Germany generally offers the option of acting in different company structures. These structures are subject to different basics. The company structures are as follows:
- I. Individual Enterprises
- II. Business premises (Betriebsstätte)
- III. Capital Companies/Companies limited by shares
- IV. Partnerships
I. Individual Enterprises
Individual enterprises include all independent activities pursued by a single natural person. The individual entrepreneur is liable without limitation with his entire assets. The individual enterprise is the simplest corporate structure, since there usually are no special/specific requirements. The individual entrepreneur simply registers with the respective local authorities. Registration in the commercial registry is only required if the individual enterprise has a commercially organised business operation. Founding an individual enterprise does not require any statutory minimum capital. Profit is taxed via income tax.
II. Business premises
If a foreign company becomes active in Germany without founding a separate company, this is generally called business premises (branch) of the main company. The German term “Betriebsstätte” is particularly important when determining taxation law for cross-border issues. Business premises mean any fixed business facility or plant that serves the company’s operation in Germany. The corresponding profits from the business premises in Germany are subject to German taxation unless exceptions apply according to individual double taxation agreements.
III. Capital Company/Company limited by shares
The capital company is an independent legal entity. The most important form of capital company in Germany is the private limited company (GmbH). Capital companies may be founded by one or several persons. The articles of association are notarised at the formation and entered in the commercial register. Liability is limited to the company’s assets. The minimum capital of a GmbH is 25.000 €. It should be noted that there are special requirements for providing the capital. Profit is generally taxed according to the corporation tax law.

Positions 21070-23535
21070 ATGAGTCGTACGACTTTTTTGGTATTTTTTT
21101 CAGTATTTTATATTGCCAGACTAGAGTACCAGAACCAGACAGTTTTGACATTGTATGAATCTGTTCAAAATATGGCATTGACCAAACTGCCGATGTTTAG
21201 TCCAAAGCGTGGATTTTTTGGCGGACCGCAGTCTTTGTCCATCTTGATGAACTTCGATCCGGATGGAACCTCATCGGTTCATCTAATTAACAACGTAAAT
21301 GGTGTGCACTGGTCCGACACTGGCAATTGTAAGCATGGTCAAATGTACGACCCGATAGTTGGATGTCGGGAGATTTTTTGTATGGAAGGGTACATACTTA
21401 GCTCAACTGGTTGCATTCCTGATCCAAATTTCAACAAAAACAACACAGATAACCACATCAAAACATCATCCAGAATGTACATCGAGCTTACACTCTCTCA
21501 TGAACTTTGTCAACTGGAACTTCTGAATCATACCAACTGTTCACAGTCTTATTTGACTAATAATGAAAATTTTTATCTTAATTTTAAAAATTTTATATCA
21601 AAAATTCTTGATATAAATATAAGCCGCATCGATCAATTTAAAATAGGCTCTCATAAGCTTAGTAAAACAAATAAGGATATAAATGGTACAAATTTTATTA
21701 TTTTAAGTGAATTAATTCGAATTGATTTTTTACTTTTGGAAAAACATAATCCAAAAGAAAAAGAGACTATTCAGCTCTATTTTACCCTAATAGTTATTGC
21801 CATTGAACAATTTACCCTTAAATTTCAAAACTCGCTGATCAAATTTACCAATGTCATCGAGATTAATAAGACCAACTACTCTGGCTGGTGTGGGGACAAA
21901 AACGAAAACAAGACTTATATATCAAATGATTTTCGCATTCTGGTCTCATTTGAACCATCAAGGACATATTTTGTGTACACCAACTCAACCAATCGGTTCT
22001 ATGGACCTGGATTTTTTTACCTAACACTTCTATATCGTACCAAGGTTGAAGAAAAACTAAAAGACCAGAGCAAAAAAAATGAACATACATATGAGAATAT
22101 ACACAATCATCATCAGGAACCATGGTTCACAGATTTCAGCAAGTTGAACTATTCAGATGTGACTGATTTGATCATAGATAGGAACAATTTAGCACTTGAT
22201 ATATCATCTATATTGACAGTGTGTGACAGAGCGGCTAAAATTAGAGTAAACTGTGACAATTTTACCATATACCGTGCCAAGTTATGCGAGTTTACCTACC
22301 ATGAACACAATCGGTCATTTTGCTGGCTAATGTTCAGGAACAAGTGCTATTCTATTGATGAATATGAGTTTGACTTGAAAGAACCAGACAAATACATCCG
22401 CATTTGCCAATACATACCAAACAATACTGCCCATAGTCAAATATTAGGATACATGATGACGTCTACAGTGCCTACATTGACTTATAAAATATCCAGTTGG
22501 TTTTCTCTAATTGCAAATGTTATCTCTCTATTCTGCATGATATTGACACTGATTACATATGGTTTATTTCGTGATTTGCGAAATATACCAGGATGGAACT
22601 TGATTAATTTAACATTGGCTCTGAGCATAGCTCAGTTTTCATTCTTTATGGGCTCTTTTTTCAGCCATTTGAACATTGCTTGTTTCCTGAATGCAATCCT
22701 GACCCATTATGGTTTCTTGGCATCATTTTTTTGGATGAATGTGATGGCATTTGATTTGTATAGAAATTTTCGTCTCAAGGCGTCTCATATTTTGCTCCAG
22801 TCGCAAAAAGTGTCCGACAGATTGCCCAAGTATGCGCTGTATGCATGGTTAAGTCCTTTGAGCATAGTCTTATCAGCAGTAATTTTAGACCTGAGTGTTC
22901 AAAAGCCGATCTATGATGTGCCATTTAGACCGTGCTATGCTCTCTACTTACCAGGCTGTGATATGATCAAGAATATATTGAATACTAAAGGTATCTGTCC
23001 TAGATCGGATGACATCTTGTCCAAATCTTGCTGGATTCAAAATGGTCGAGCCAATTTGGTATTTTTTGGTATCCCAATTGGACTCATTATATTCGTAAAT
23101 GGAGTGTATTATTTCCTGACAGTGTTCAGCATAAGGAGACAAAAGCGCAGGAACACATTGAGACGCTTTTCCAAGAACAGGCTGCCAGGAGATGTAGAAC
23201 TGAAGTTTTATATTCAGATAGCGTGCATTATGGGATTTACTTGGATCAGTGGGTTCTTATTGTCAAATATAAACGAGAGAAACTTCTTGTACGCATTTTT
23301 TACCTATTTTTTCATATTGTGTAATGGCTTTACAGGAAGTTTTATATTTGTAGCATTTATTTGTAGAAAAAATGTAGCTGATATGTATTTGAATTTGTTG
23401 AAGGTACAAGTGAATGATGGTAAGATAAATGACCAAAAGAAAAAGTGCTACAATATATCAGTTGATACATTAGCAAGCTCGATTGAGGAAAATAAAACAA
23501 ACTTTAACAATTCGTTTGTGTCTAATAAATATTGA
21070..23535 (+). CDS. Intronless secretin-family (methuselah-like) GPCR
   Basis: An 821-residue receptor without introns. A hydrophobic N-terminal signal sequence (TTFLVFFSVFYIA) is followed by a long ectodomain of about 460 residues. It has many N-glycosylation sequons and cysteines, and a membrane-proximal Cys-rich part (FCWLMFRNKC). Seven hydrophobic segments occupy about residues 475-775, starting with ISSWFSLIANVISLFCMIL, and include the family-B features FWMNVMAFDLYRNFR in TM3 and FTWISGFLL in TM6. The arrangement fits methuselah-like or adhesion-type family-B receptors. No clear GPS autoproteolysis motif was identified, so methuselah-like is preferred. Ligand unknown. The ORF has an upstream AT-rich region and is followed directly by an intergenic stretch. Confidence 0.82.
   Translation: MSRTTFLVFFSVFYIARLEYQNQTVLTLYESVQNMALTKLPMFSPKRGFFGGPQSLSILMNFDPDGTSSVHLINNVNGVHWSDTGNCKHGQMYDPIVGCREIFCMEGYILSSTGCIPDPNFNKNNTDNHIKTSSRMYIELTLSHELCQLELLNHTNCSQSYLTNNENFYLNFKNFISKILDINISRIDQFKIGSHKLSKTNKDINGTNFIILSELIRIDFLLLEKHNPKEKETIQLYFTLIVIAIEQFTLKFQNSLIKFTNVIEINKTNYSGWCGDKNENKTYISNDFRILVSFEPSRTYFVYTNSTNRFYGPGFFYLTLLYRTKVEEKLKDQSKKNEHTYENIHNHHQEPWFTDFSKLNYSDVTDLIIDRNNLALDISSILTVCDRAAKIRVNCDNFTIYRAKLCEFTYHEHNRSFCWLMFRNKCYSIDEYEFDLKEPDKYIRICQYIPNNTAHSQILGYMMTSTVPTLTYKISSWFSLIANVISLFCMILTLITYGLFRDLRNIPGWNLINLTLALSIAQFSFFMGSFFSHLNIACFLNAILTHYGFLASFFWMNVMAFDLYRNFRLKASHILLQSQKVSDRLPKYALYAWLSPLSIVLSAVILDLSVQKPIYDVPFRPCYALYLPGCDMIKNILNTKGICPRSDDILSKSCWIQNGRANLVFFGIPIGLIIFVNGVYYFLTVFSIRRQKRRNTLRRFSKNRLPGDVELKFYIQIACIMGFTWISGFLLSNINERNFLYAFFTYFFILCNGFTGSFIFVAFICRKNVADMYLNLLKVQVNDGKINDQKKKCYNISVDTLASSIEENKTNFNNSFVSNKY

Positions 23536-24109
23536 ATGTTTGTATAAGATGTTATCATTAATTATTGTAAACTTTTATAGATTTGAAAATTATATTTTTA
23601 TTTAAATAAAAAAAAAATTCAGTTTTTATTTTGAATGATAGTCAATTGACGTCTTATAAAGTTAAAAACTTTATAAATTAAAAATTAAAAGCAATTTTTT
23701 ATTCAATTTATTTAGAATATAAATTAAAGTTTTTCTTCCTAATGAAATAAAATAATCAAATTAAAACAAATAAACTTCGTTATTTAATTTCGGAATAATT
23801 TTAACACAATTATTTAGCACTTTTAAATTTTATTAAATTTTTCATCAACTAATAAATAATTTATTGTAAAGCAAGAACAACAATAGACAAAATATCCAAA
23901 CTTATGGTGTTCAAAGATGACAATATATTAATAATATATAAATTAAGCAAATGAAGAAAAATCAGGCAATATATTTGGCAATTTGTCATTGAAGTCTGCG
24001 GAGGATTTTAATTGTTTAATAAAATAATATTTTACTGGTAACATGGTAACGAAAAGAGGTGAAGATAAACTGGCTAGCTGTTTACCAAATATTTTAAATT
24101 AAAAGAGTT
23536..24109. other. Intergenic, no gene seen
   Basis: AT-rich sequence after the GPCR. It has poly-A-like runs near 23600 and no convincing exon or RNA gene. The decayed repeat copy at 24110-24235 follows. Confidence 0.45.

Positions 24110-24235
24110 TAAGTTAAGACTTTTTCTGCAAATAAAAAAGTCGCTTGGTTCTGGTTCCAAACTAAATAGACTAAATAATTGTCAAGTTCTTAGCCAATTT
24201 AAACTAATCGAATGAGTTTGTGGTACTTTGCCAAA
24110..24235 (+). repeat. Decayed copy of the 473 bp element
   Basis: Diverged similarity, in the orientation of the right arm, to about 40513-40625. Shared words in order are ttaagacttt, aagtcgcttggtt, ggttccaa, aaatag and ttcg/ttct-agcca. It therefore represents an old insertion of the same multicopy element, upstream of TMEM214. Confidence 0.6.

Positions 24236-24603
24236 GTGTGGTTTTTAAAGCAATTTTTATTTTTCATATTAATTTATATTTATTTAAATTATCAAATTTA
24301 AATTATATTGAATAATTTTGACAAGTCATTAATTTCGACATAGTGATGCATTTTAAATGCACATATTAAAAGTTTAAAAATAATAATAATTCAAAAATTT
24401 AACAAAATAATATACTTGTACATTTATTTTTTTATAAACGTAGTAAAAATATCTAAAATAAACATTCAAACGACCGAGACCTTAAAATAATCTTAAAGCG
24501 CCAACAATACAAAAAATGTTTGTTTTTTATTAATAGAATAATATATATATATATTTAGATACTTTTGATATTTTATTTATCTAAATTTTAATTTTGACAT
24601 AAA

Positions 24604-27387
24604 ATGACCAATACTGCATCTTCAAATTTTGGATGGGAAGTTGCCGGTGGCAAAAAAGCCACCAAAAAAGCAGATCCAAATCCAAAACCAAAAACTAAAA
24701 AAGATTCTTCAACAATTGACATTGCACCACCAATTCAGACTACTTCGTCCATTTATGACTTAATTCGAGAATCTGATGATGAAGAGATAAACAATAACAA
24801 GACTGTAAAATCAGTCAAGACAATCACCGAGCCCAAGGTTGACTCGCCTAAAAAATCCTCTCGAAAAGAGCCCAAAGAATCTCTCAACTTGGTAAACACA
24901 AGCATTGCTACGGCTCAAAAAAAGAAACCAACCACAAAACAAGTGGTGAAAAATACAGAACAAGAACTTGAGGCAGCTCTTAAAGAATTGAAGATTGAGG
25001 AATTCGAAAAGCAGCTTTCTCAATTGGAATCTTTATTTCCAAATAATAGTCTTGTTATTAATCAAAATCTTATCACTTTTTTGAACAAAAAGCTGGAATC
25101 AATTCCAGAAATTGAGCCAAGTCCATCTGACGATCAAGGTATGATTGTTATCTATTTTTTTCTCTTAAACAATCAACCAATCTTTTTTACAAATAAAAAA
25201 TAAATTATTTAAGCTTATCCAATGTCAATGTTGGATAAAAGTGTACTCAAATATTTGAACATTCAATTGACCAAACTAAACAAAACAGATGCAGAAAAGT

Other capital companies are the public limited company (Aktiengesellschaft AG), the association limited by shares (Kommanditgesellschaft auf Aktien), the European public company (SE Societas Europaea).
A partnership is established when at least two natural person and/or legal entities cooperate to achieve a joint purpose. The partnership is a legal entity. In contrast to a capital company, partners of a partnership are generally liable without limitation. The only exception is an association limited by shares (KG). Here, the partners comprise general partners and limited partners. The general partner is liable without limitation. The limited partners are reliable only at the amount of their registered guaranteed amount (commercial register).
The most common type of partnership is that of the GmbH & Co. KG. The (fully liable) general partner is a GmbH which in turn is only liable with its assets. The benefit of this legal form is in using the benefits of a partnership while also limiting the liability.
A partnership is generally taxed according to the transparency system. This means that the profits of the company are taxed at partner level, except for trade tax.
Typical partnerships are GbR/BGB-Gesellschaft (company constituted under civil law), offene Handelsgesellschaft (OHG – general partnership), Kommanditgesellschaft (KG – limited commercial partnership) and Partnerschaftsgesellschaft (partnership company).